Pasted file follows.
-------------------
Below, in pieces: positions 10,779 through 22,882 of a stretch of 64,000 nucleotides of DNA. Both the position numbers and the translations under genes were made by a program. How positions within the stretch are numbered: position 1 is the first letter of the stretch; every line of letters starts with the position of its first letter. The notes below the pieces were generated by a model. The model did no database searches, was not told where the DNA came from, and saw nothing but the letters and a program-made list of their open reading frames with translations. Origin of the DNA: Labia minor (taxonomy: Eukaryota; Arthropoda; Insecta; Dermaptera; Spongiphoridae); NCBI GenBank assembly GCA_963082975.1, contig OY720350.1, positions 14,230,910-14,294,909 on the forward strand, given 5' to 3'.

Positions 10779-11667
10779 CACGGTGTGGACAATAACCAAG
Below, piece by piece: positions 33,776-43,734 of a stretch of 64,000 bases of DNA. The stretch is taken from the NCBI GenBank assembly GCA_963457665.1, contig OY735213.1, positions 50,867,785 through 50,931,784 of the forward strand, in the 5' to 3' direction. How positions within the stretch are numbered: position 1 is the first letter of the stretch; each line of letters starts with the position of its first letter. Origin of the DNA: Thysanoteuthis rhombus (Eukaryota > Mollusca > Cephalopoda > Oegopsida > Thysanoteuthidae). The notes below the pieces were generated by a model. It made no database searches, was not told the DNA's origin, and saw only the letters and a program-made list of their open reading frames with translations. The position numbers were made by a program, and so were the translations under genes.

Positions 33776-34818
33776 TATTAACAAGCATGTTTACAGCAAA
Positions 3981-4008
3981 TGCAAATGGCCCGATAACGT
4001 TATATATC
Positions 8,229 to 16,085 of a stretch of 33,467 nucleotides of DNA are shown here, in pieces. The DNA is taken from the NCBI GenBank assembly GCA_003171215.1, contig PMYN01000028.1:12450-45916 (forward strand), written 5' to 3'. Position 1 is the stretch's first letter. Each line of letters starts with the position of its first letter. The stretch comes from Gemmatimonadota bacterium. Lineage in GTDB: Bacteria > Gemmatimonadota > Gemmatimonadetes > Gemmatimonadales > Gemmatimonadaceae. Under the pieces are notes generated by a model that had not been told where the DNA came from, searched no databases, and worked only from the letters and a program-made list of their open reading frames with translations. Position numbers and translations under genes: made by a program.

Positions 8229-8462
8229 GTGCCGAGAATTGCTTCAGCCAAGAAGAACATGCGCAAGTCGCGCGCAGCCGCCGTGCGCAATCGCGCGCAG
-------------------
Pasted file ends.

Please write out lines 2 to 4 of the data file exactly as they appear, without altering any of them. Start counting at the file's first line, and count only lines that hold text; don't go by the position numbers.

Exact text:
Positions 10779-11667
10779 CACGGTGTGGACAATAACCAAG
Below, piece by piece: positions 33,776-43,734 of a stretch of 64,000 bases of DNA. The stretch is taken from the NCBI GenBank assembly GCA_963457665.1, contig OY735213.1, positions 50,867,785 through 50,931,784 of the forward strand, in the 5' to 3' direction. How positions within the stretch are numbered: position 1 is the first letter of the stretch; each line of letters starts with the position of its first letter. Origin of the DNA: Thysanoteuthis rhombus (Eukaryota > Mollusca > Cephalopoda > Oegopsida > Thysanoteuthidae). The notes below the pieces were generated by a model. It made no database searches, was not told the DNA's origin, and saw only the letters and a program-made list of their open reading frames with translations. The position numbers were made by a program, and so were the translations under genes.